We have been successful in establishing remote access to our data logging computer to be able to check the status of soil N2O fluxes with our automated system.  This has substantially improved the efficiency of our static chamber measurement efforts both in timing and intensity of an event.  The online system provides immediate feedback as well to other members of the group, e.g. who desire to soil sample after a major event to monitor soil microbial population dynamics.

We are actively building upon the base made possible by SARE funds to obtain other funding and expand our presence and measurement capabilities on site.  We have been able to double the number of automatic chambers we have, and we are now planning to enhance our instrument trailer on site to accommodate more equipment.  The continued support from SARE is critical to this effort providing a needed foundation to maximize use of other one-time funds.

We have hosted several groups at the site, including the Nature Conservancy, Environmental Defense Fund, Kellogg Foundation, and the Southern SARE Council.  In addition, classes from NC State’s agroecology program have toured the site to discuss N management in conventional and organic systems.  This funding has supported summer research assistants from NC State to work on this project, providing training and experience in agriculture and environmental research.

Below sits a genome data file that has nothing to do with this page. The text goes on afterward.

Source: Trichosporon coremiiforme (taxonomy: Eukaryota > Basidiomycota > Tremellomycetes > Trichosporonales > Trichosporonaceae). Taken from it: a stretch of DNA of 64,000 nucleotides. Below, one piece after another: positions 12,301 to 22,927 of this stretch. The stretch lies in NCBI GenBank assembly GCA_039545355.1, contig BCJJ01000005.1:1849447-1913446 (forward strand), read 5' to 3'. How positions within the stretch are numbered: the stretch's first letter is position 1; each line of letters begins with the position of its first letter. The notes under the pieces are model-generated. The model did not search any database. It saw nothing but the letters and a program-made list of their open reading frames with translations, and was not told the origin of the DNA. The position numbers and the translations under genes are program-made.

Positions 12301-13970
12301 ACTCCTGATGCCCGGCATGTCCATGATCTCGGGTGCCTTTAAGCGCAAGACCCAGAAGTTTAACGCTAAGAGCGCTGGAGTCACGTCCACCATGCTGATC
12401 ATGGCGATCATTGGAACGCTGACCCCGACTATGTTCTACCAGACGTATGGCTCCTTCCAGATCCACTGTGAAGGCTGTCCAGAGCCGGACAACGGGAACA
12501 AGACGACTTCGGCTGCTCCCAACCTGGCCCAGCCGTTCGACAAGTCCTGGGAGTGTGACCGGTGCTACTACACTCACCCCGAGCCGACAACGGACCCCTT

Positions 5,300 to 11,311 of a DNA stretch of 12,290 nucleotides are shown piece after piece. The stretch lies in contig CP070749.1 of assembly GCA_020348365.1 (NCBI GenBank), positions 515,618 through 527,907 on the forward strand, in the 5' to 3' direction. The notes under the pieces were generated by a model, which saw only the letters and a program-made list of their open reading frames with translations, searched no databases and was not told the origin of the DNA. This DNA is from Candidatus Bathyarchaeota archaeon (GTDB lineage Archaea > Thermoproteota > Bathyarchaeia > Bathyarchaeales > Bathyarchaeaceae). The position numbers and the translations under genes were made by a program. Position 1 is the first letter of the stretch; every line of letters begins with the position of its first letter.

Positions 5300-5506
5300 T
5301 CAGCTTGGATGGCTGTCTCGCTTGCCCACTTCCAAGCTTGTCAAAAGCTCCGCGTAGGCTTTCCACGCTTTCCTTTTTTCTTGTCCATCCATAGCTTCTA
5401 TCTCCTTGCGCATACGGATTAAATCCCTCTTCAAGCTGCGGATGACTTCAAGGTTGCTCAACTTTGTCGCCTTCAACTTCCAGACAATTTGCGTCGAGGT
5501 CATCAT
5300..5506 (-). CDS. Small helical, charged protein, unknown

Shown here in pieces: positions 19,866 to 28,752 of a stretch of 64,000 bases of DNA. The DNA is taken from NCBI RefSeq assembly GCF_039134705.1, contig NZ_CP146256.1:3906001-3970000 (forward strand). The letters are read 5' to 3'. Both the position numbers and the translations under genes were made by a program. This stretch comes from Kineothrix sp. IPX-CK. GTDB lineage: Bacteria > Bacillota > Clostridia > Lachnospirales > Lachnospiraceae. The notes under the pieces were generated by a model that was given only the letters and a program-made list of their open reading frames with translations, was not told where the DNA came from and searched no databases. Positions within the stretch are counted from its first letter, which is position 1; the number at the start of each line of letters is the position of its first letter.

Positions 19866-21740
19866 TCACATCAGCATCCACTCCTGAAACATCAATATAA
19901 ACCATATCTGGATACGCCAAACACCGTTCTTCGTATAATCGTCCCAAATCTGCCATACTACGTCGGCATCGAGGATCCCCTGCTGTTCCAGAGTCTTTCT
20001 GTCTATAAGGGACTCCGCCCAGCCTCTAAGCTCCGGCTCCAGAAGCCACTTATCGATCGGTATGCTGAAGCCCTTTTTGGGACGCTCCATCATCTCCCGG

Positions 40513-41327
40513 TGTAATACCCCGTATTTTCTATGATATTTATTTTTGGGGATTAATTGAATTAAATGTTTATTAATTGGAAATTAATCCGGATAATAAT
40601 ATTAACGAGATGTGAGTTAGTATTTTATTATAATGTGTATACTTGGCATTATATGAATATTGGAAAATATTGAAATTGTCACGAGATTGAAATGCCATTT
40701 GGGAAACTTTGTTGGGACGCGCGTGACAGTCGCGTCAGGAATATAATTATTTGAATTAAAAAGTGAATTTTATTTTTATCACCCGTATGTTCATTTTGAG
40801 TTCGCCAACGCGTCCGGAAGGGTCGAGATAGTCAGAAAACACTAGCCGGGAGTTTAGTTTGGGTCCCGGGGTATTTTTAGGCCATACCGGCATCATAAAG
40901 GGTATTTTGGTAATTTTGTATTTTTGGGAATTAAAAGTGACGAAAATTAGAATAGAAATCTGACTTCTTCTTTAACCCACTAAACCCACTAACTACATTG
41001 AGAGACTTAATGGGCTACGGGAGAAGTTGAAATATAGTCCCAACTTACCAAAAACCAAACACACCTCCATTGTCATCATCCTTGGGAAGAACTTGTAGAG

Project Outcomes

A project focused on organic grower perceptions is highlighted here as one of the key project outcomes.  Other more technical outcomes are being revealed in projects on soil health conditions and weed population dynamics of long-term farming practices, as well as greenhouse gas emission rates from conventional and organic farming practices.

A survey of organic growers in North Carolina led to improvement in our knowledge of the social constraints facing farmers.  A total of 18 farmers was interviewed.  All of the farmers were white men in the Piedmont and Coastal Plain regions.  They have all been certified organic at one point in time.  However, at the time of the interviews, only 15 out of 18 farmers were certified organic.